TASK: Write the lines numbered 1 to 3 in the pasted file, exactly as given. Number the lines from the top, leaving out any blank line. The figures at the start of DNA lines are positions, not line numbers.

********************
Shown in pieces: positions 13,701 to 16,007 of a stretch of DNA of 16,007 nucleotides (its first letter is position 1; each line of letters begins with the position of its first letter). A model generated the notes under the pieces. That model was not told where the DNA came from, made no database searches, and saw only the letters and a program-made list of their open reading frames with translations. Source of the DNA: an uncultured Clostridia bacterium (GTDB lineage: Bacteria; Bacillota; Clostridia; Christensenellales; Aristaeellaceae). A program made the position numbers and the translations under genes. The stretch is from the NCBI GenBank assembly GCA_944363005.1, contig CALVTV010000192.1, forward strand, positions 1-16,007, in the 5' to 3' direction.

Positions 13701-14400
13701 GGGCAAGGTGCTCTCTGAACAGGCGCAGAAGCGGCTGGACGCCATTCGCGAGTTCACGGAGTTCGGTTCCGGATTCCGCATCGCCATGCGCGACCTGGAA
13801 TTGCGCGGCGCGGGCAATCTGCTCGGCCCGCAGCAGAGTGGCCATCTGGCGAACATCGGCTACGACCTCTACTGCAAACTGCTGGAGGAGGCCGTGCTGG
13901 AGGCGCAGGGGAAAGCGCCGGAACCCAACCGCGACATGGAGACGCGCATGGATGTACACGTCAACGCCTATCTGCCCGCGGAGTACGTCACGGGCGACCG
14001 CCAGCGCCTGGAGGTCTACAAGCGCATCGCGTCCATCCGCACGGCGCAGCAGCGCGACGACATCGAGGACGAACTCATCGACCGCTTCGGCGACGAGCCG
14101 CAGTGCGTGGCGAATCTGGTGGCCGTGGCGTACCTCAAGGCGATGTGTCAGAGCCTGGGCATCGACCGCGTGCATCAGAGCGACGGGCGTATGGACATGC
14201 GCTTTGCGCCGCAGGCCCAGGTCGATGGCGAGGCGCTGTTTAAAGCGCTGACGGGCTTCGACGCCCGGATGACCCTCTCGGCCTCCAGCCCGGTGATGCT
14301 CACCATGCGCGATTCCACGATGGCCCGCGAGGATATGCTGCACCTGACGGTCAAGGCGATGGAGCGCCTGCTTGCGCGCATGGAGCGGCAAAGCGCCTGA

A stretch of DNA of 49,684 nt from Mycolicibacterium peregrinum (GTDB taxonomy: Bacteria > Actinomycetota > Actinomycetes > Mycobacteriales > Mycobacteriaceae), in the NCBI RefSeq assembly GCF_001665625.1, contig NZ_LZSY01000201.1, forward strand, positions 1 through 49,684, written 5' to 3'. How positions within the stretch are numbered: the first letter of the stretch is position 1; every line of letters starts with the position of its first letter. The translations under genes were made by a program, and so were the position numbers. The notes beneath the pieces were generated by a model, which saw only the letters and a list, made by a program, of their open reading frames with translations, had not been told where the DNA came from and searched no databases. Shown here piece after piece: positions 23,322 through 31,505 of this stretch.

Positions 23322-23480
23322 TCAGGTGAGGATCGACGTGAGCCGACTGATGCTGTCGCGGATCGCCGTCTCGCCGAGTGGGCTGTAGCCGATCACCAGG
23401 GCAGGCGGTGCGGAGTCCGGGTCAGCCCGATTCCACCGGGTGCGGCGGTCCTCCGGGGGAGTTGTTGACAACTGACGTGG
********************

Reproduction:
Shown in pieces: positions 13,701 to 16,007 of a stretch of DNA of 16,007 nucleotides (its first letter is position 1; each line of letters begins with the position of its first letter). A model generated the notes under the pieces. That model was not told where the DNA came from, made no database searches, and saw only the letters and a program-made list of their open reading frames with translations. Source of the DNA: an uncultured Clostridia bacterium (GTDB lineage: Bacteria; Bacillota; Clostridia; Christensenellales; Aristaeellaceae). A program made the position numbers and the translations under genes. The stretch is from the NCBI GenBank assembly GCA_944363005.1, contig CALVTV010000192.1, forward strand, positions 1-16,007, in the 5' to 3' direction.

Positions 13701-14400
13701 GGGCAAGGTGCTCTCTGAACAGGCGCAGAAGCGGCTGGACGCCATTCGCGAGTTCACGGAGTTCGGTTCCGGATTCCGCATCGCCATGCGCGACCTGGAA